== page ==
This is not how it is supposed to be. Profoundly, I say that this is not how it is supposed to be.
I live in watchful expectation of the signs of the grace of God, and in these past two months, I have seen so very much. I have seen the love of God come from so many people, shown in their love for Donna and for us. Even people who are not explicitly Christian have raised us up in the language of their own traditions--An old friend from high school who now works for the State department sent us a prayer wheel and beads from Tibet. The first clergyperson on site in Philadelphia when Donna suffered her hemorrhage was a rabbi. People I haven't seen or talked to for years, have barely thought about since we all went to high school together, even elementary school together are following us on Caringbridge.com. One friend that I hadn't talked to for some 15 years before this started, and who I just recently reconnected with on Facebook, sent us cookies yesterday.
Two other boxes came as well, holding a prayer shawl, and a box of homemade baklava, both from Commerce, Texas, the last town we lived in before moving to Pennsylvania. People from every previous church I served have made contact. Donna has 6 prayer shawls, scarves, or knitted squares, a couple from churches we've never been to. People of every faith tradition, and who have no faith tradition have helped us, sent us cards and food, loved us, side by side with the people we share a faith with. It has been glorious, it has been awesome, it has been divine.
I am aware of how this event in our lives has been such strong evidence of the love of God for his people as you and so many others have shown us love. You have been the face of God for us almost constantly for two months. You have lifted me up and helped me continue with your prayers. But I am sure you understand what I mean when I say that I would rather have not seen any of that. I'd rather just have Donna sitting in her usual pew, to my left and 4th row back, in the 11:00 service, trying to settle Joe down.
It is with great interest that I read the gospel text assigned for today. Not the first part, where Jesus may or may not have changed his mind after possibly being corrected like a little boy by the Syrophonecian woman. That is a good conversation to have over lemonade in the backyard of someone's house on Labor Day, but it isn't where I gravitated.
No, I went straight for the healing miracle. The story of the deaf man with the speech impediment. Now, when he says speech impediment, I think Mark refers to the sound that a person's voice makes when they have been deaf all their lives, who have never heard the proper ways words are formed in the mouth and throat in any language. The way that the actress Marlee Matlin sounds. So, Jesus performs two miracles on this man, a foreigner in the foreigners' own land. The first is to restore his hearing. The second is to change his speech to what someone who has heard all their lives would sound like.
We are a people who believe in miracles. We have stories that tell us that Jesus was able to work these miracles because of the belief of the people around him, almost as if he channeled their power into the miraculous act. We have stories of miracles that Jesus couldn't do because of the lack of belief of the people standing around. We have stories of Jesus healing people without any help from the people around him, both of his own ethnicity and nation, and stories like this one of people who are healed despite Jesus foreign status and the distrust the people around him have for this unclean Galilean. We are a people who believe in miracles.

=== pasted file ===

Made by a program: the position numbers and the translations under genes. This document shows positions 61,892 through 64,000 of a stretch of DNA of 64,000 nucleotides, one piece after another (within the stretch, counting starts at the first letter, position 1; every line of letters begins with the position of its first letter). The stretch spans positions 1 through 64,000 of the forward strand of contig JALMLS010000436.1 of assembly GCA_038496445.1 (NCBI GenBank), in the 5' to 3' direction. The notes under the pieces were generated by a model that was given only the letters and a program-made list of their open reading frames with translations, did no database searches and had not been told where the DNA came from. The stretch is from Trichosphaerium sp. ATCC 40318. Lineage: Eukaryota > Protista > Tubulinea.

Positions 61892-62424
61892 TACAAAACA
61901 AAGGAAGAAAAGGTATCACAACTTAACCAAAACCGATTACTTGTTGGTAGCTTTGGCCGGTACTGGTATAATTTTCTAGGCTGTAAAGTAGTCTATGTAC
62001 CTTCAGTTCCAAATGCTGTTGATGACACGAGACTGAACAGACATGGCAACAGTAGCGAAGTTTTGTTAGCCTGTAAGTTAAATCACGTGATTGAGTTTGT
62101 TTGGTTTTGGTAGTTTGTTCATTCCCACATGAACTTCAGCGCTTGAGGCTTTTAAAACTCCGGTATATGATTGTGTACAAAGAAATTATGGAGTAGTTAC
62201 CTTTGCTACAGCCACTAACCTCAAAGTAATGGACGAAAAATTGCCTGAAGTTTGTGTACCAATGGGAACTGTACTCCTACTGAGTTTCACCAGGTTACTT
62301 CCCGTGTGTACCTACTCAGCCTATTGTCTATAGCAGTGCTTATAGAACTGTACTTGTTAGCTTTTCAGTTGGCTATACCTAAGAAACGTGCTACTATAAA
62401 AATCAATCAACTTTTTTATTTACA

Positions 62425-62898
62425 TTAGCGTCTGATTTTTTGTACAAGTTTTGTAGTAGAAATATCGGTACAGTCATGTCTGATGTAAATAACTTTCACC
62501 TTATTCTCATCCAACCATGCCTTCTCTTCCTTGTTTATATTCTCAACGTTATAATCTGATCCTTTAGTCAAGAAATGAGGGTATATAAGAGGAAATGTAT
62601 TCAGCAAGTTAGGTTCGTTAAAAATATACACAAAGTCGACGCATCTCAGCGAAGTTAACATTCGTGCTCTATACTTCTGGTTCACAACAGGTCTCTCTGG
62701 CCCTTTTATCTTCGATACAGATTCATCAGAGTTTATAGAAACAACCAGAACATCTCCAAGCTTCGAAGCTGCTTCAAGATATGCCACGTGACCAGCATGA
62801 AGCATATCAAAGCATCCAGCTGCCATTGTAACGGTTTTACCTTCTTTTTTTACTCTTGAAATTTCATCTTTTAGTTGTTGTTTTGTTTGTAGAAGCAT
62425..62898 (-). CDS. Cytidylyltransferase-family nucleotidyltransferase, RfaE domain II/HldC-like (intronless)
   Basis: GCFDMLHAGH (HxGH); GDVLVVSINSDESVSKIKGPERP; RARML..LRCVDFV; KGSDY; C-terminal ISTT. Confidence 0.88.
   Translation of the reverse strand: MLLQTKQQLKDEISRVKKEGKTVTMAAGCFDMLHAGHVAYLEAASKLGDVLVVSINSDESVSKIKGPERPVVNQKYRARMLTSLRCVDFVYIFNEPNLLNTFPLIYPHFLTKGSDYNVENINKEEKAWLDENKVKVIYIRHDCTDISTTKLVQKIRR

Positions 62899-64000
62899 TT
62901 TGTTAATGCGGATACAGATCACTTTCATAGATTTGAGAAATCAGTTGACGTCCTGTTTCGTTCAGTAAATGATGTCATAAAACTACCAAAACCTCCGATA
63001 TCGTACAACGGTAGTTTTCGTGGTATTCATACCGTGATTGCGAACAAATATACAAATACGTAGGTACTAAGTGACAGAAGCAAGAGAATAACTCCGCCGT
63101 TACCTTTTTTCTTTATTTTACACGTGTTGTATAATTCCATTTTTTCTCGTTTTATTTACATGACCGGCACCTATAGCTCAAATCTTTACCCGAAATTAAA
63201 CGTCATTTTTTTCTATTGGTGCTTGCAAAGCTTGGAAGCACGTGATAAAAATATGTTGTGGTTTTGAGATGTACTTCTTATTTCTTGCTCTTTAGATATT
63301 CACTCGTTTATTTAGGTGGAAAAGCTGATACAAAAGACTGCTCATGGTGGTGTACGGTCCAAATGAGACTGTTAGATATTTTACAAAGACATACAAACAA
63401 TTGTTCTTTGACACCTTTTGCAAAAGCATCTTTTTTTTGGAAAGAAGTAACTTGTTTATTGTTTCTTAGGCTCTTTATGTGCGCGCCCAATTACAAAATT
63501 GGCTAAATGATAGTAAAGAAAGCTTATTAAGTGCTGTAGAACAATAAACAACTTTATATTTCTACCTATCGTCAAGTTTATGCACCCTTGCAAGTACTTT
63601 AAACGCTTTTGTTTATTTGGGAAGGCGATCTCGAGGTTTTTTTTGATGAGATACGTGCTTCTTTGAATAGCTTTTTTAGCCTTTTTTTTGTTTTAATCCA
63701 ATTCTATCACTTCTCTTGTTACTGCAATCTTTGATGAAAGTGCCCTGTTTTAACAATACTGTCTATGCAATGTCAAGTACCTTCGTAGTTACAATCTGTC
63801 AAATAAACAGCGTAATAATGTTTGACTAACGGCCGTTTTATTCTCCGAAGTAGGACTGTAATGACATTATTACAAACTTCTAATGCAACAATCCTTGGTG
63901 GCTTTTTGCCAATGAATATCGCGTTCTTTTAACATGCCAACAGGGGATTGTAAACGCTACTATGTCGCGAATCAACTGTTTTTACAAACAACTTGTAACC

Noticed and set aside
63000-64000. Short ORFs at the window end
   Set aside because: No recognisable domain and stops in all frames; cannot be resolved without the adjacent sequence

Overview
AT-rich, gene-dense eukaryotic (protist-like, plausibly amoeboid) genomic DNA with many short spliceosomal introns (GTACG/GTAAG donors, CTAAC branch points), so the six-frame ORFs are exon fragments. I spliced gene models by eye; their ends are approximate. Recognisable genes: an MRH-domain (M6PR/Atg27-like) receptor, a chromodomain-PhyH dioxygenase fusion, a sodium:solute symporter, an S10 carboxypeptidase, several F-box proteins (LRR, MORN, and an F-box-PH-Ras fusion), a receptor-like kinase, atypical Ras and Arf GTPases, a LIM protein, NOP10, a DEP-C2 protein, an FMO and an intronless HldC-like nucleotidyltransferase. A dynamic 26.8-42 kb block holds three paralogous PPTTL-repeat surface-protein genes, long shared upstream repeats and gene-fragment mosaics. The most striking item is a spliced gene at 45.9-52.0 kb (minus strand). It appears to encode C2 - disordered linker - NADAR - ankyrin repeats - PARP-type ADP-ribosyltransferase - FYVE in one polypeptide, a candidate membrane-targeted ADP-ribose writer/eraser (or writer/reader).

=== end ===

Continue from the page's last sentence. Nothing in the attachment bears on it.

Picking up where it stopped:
So why is it that I do not believe that Donna will be miraculously healed? Why do I not expect that when we get a post-radiation-and-chemotherapy MRI in late October, they will find nothing there, just healthy brain tissue? Why don't I believe that she will return to full function, and be able to remember people after they have visited, and remember where we live now? Why don't I believe that when Donna comes home, it will be to grow old with me?
What do you think the family of the man the Jesus healed believed? He was an adult. There is no mention of his wife or children, or even of a mother or father. He was an adult, so someone had to have taken care of him. But everyone around him knew who he was, knew his handicap. They did not expect him to be changed. He had adapted to being deaf over the course of his life, and had fit into a role that the community had made for him. No one expected him to receive his hearing. No one expected to be able to understand him plainly when he spoke. No one expected the miracle.
We throw that word, "miracle," around a little too easily. It is a great, glorious, and terrible word, and we use it for basic biological acts like the birth of children to healthy parents. Beautiful yes, worthy to meditate over, marveling at the gloriousness of the design of God, yes, but not a miracle. We use miracle for the catch that David Tyree made that helped the New York Giants in the Super Bowl two years ago. We use it for Franco Harris' Immaculate Reception some thirty years ago.
A miracle is a scientifically unexplainable and unexpected event that shows evidence of the love of God. By definition, we never see them coming. That's why they are called miracles. So I'm going to play my part. I am going to put my trust in God by how the doctors and the nurses care for Donna (with watchfulness, of course), I am going to continue to witness the love of God by seeing how you and so many others from so many places in our lives come together to care for us, to love us. I am going to try my hardest to be the face of God for Donna, to show the strength and love of God to Joe, and sustain both through the grace and the stamina and the power of God. But I am not going to expect a clean MRI at the end of October.
That's why they call them miracles.